Thank you for the excellent discussion, keep asking questions my friend.

    Benin Mwangi
    Cheetah Index

  9. aflakete Says:

    Thank you for your comment, Benin.

    I don’t know how you got the impression I criticized Ayittey for being too academic or too much of a theorist. I really don’t. As a matter of fact, I think his weakness is the sloppyness of his theoric and academic work.

    I know he does real practical stuff on the ground, with ghanean farmers, fishermen and real communities and i applaud him for that. It’s really the other Ayittey I have issues with, the one who gives speeches at TED or the IMF, the one who writes papers for Cato or is interviewed in every documentary on Africa and who keeps repeating a sloppy message of self-empowerment, the same horror stories of political corruption and calls for “reform” without ever properly discussing what those reforms should be and how they should be implimented.

    And yeah, waiting for election time is not the only alternative. I mean communities have been getting forever. Sometimes they’ve done well, sometimes they haven’t. What is kinda scary in my personnal experience is how they’re few discussions in those communities about what could be done by politicians other than “stop stealing” or “build a road”. And commentators like Ayittey reinforce that lack of interest in policy. That’s dangerous.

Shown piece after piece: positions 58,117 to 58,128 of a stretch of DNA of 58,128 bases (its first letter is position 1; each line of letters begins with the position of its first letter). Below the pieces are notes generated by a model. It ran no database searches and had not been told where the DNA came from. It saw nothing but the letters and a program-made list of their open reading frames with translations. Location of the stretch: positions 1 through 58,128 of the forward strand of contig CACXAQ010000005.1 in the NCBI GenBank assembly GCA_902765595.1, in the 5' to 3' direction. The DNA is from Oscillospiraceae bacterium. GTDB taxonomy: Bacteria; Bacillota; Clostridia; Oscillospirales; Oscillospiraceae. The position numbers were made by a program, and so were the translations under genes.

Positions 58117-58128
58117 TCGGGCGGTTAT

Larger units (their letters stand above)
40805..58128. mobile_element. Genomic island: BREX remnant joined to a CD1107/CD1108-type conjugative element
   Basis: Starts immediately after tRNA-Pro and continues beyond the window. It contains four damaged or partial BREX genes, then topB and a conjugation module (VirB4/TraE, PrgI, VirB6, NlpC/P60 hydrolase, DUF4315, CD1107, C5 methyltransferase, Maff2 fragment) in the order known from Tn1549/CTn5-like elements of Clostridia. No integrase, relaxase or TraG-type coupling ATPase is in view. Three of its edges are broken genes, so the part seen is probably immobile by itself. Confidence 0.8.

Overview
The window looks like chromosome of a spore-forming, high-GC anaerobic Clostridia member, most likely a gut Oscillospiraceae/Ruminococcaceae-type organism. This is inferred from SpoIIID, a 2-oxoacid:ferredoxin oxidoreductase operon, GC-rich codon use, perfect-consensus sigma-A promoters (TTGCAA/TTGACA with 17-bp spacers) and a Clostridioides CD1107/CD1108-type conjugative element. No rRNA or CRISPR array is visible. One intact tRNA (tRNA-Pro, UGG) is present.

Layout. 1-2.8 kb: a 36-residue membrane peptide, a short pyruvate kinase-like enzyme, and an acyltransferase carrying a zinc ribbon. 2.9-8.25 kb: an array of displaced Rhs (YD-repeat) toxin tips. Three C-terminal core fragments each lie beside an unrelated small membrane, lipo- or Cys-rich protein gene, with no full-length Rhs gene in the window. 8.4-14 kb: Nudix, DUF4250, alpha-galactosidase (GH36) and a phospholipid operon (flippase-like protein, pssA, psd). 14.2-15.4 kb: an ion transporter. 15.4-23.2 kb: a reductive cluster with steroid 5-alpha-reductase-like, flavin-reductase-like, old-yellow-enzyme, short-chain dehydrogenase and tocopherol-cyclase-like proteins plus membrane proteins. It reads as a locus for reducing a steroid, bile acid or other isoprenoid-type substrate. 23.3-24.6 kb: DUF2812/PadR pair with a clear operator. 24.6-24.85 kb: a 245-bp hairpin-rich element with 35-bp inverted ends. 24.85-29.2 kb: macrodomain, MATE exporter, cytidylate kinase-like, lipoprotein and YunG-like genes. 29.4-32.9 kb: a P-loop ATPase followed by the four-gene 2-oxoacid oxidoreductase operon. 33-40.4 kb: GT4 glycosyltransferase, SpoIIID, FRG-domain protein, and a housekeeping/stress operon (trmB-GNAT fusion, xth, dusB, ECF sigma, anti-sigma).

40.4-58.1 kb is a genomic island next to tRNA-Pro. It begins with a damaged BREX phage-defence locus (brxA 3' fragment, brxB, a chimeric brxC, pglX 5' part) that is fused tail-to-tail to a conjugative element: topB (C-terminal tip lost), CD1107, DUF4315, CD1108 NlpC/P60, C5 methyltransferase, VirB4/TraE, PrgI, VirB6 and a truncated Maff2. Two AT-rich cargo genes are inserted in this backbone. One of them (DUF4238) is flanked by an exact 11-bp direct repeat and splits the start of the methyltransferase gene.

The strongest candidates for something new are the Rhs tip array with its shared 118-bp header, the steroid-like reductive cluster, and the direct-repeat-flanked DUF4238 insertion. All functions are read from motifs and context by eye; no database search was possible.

10. Kentke Says:

    The question that arises in my reading and contemplation of Ayittey’s book is in regard to his Cheetahs. From what I’ve read, I gather that Ayittey holds high hopes for this young generation, because of their emotional and cultural ‘distance’ from significant historical events and charismatic leaders of the post independance era. I gather that he sees their having no ‘attachment’ to this part of Africa’s past as liberating. I agree, that can definately be positive, to have clear open mental space to create, because one is not bogged down with alot of baggage from the past. Liberating for them, but I’m mainly wondering, what is enlightening them?
    Reviewing the political and social climate of the years that these 20-39 year old young men and women were born, raised and educated in, the question that arises for me is, What is the basis of their moral and ethical code? Surely it is not traditional, and I question if their beliefs are concepts that are even evolved from African rooted systems of cosmology and understanding.
    I also gather, that Ayittey wants to revert to African systems and ways of being as the foundation of problem-solving our way to wholeness and prosperity on the continent. A wonderful idea, and definately more promising, as it’s organic, as opposed to the synthesized solutions externally imposed on peoples and regions.